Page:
With 100 percent of precincts reporting, Georgette Gomez defeated Ricardo Flores by a margin of 54.54 percent to 47.46 percent in the race for the San Diego City Council District 9 seat in Tuesday’s general election.
Gomez, a San Diego State alumna, is a native of Barrio Logan and a current resident of City Heights. She is associate director of Toxic Free Neighborhoods for the Environmental Health Coalition, and is known as a community organizer who has fought for a number of environmental issues.
Marti Emerald, the current council member for District 9 did not seek re-election.
Flores, chief of staff to Emerald led in early returns from mail-in ballots and beat Gomez in the primaries, but Gomez closed in on his lead as Tuesday night turned into Wednesday morning, eventually beating Flores by less than 1,000 votes.
Gomez said Tuesday night she would work to bring “a strong team together, a team that will have experience to ensure that we’re ready to hit the ground running around the issues that are very critical for the district.”
She said she would focus on mini-dorms, affordable housing, promoting small businesses and creating healthy, safe communities.
During her campaign, she ran on a platform to increase affordable housing, expand public transit and improve neighborhood safety. She said she would “shake up City Hall.”
“I’ll change the conversation at City Hall so our neighborhoods, not big downtown special interests, are the focus,” her website said.
Gomez and her supporters showed early confidence in her ability to pull off a win as election results came in.
“The night is still pretty young,” Gomez said after 11 p.m., when she was still trailing Flores with 20 percent of the votes counted.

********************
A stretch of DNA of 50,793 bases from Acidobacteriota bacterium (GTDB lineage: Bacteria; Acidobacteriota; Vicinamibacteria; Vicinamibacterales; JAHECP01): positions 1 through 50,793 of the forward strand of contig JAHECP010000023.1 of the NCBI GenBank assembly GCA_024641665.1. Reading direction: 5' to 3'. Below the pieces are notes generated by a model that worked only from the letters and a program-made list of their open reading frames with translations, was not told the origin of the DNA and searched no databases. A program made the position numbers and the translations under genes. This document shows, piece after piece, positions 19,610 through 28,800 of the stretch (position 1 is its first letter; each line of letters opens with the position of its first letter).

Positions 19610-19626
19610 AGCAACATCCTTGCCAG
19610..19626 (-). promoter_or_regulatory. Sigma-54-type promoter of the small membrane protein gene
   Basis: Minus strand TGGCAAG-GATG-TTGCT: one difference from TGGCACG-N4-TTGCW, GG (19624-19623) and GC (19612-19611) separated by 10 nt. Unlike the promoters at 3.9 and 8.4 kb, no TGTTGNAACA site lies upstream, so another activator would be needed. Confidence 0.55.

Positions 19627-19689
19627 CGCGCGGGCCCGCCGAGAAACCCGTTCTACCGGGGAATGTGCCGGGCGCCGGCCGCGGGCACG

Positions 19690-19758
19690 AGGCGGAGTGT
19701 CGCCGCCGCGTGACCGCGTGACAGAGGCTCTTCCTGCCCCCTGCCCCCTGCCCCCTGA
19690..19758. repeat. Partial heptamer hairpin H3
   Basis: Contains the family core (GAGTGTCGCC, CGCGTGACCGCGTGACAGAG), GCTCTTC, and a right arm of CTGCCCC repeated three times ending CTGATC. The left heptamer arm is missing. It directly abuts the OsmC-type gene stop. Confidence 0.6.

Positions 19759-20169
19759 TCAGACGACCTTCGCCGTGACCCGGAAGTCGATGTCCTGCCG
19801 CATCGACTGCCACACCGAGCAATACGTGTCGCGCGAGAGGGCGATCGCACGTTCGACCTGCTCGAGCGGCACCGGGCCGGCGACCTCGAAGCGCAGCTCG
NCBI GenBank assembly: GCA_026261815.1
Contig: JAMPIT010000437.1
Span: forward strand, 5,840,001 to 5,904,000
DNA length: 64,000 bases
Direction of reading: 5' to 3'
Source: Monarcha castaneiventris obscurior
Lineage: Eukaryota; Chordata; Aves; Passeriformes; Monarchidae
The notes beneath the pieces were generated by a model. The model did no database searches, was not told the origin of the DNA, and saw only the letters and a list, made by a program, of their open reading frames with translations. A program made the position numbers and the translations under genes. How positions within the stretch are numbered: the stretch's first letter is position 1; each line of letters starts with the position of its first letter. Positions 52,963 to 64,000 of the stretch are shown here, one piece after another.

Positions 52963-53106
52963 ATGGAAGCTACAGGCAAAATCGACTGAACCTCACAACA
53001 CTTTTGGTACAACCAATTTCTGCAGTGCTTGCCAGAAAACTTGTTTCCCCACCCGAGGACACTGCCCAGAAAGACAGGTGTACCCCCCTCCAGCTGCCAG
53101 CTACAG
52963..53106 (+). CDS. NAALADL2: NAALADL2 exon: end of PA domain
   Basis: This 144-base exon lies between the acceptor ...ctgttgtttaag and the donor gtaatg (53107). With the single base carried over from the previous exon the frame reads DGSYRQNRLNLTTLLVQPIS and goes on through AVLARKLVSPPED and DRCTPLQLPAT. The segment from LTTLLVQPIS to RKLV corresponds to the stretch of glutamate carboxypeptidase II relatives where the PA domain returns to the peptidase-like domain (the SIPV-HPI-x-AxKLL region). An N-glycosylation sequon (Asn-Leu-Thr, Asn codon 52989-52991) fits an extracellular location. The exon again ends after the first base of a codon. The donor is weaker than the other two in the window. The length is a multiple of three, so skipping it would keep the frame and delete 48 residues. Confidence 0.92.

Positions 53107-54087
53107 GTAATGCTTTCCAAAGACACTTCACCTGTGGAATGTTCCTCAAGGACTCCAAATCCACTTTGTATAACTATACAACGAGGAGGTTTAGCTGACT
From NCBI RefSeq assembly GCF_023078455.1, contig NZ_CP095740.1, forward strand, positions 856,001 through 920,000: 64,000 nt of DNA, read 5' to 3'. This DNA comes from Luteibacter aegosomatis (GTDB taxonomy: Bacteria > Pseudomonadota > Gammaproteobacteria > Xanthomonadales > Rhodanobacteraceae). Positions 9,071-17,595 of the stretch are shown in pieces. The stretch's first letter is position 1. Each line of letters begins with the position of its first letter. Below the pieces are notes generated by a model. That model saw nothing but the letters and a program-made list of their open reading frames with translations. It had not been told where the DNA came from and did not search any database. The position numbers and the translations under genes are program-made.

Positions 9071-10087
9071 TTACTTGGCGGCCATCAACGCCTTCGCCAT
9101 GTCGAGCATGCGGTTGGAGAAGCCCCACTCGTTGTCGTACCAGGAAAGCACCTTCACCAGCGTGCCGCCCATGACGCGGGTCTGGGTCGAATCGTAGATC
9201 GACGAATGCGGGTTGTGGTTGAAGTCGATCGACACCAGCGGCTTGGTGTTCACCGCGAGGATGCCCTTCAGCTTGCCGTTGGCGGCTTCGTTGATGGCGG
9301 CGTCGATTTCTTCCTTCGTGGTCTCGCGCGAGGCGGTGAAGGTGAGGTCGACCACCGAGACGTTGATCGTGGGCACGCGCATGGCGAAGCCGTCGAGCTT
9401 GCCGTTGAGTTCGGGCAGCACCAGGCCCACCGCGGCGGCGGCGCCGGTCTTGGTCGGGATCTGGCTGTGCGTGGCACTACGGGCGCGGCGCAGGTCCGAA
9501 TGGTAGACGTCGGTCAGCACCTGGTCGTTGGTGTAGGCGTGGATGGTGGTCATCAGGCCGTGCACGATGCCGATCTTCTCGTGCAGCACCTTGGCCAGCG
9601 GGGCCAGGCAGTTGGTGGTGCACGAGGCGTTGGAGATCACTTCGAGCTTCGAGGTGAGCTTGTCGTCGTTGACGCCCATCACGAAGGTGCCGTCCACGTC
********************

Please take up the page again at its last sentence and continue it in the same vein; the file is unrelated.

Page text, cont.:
“We feel like we’re pretty close,” she said. “I’m optimistic that things might turn pretty quickly, but I feel very proud. Above anything else, I feel extremely proud of running a strong grassroots campaign.”
Talmadge resident and Gomez supporter Robert Bray said he believed Gomez ran a stronger campaign than Flores and believed that would eventually put her over the edge.
“A lot of people walking a lot of precincts,” Bray said. “In a lot of areas, she’s just really well received. That’s just my experience from walking the precincts and working with her.”
Many SDSU students said they did not vote in the District 9 election because they did not know enough about the candidates. But of those who did vote, many said they voted for Gomez because her campaign called people individually.
Child and family development senior Anna Ta said she voted for Gomez because of the phone call she received from her campaign. She said she did not receive a call from the Flores campaign.
“I was given a few calls about her and so they gave me details about her, so I decided to vote for her,” Ta said.
Another Gomez supporter, Sandra Alvarado, said Gomez’s experience in working for more affordable housing and other community issues made her a better candidate.
“She was part of the City Heights Area Planning Committee, which she actually mentored me (for) and now I am a part of it,” Alvarado said. “She’s a great mentor, but she also does a lot of things for the community. So if she’s done all of those things as a community member, I can only imagine what she’ll do as a councilwoman.”
The two candidates, who are Democrats, received the most votes in the June 7 primary election, with Flores winning approximately 34 percent of the vote to Gomez’s 30 percent.
As neither won an outright majority, they again faced each other in a runoff during the general election.
Gomez will begin serving her four-year term on Dec. 12.
The College Area is included in District 9, along with the neighborhoods of Kensington, Talmadge, City Heights and part of Southeastern San Diego.
The district’s boundaries were redrawn in 2011 to create a “Latino Empowerment District” with a slight majority of Latinos, according to KPBS.
City Council President Pro Tem Emerald, who is white, went on to win the District 9 seat twice, due in part to high turnout in wealthier, whiter areas of the district such as Kensington and the College Area.
Gomez will now serve as the district’s first Latina councilmember.
The Gomez and Flores campaigns could not be immediately reached for comment after the final election results came in.